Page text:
The plunge in stock market values has left the U.S. with far fewer millionaires.
Here's an excerpt from a May 24 Bloomberg article titled "America's Millionaire Ranks Shrink by 500,000 in Record Time":
At the close of 2019, there were an unprecedented 11 million American millionaires, a reflection of the longest bull market in history thanks to ultra-low interest rates and tax cuts.
Fast forward just a few months and it's a starkly different picture. The number of households in the U.S. above that threshold has dropped by at least 500,000 as of Friday [March 20], according to research firm Spectrem Group.
The tandem financial and health crises wrought by Covid-19 have disproportionately eroded the fortunes of the wealthy, who are more likely to own equities than the overall population. At the end of 2019, the top 1% of households owned 53.5% of equities and mutual fund shares, according to Federal Reserve statistics.
The losses affected the rich at every level, from the mass affluent to those worth more than $25 million, according to the report. The wealth destruction at the very top has been especially steep.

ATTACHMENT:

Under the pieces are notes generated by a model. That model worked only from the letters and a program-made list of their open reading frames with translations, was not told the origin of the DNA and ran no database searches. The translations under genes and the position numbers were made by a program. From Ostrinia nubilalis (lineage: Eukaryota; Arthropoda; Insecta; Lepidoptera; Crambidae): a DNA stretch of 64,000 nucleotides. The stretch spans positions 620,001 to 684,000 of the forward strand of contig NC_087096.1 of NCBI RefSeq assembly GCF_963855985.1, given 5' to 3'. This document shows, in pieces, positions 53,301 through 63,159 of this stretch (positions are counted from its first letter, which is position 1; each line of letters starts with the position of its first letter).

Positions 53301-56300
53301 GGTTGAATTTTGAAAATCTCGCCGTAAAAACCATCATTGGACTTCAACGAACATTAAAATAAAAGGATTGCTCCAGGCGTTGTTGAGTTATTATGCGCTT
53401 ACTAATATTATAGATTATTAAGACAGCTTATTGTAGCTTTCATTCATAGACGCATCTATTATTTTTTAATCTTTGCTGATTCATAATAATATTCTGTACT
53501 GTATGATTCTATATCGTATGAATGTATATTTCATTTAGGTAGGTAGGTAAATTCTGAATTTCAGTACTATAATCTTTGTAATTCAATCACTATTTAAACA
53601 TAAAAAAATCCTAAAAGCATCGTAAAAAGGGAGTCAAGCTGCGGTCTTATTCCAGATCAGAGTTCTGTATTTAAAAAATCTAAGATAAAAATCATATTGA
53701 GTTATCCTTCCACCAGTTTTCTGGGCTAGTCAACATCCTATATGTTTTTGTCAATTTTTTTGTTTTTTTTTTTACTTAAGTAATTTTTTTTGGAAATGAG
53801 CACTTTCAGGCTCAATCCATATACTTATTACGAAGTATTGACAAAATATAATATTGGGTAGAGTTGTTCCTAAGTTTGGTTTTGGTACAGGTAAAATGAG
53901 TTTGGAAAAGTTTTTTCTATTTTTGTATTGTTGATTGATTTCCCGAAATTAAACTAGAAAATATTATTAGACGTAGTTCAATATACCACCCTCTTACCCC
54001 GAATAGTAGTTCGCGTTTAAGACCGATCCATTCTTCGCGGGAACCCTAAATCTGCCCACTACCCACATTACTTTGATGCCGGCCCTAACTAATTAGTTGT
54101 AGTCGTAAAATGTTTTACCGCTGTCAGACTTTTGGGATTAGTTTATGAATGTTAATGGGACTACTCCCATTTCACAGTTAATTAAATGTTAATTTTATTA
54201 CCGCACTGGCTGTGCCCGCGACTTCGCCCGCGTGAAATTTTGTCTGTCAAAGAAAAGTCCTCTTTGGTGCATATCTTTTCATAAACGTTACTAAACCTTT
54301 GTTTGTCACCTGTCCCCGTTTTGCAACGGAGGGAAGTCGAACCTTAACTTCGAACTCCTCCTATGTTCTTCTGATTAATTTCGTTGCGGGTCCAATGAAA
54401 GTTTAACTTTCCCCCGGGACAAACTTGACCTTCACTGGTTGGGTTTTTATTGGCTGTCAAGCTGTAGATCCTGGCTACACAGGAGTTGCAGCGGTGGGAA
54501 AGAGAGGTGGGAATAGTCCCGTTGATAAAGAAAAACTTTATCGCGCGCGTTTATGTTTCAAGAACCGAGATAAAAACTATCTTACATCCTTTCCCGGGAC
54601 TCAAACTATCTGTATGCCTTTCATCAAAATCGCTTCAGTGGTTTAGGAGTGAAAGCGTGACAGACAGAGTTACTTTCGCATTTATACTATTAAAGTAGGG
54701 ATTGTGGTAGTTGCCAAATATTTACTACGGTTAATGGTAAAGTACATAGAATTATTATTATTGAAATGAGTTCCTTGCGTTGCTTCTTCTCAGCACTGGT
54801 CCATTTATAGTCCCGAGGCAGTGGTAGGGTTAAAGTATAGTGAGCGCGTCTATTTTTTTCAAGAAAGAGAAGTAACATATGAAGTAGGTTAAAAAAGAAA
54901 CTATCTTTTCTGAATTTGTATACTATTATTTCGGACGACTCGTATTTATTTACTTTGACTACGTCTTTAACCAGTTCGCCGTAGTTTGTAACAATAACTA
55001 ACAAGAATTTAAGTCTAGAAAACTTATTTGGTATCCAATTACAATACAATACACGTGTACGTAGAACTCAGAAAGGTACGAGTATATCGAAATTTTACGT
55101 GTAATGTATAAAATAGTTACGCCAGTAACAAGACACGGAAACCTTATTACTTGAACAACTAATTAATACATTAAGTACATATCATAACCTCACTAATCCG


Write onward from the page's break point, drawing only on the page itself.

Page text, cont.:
The world's 500 richest people have lost almost $1.3 trillion since the start of the year, according to the Bloomberg Billionaires Index. That's equivalent to a 21.6% decline in their collective net worth. Americans on the ranking, who currently number 180, have lost $433 billion.
This brings to mind what Robert Prechter in his book, Conquer the Crash:
Only a very few owners of a collapsing financial asset trade it for money at 90% of peak value. Some others may get out at 80%, 50% or 30% of peak value. In each case, sellers are simply transferring the remaining future losses to someone else. In a bear market, the vast majority does nothing and gets stuck holding assets with low or non-existent valuations. The "million dollars" that a wealthy investor might have thought he had in his bond portfolio or at a stock's peak price can quite rapidly become $500,000, $50,000, $5000 or $50. The rest of it just disappears. You see, he never really had a million dollars; all he had was IOUs or stock certificates. The idea that it had a certain financial value was in his head and the heads of others who agreed. When the agreement about price changed, so did the value. Poof! Gone in a flash of aggregated neurons. This is exactly what happens to most investment assets in a period of deflation.
Elliott Wave International's analysts believe that you should prepare for what they see ahead.
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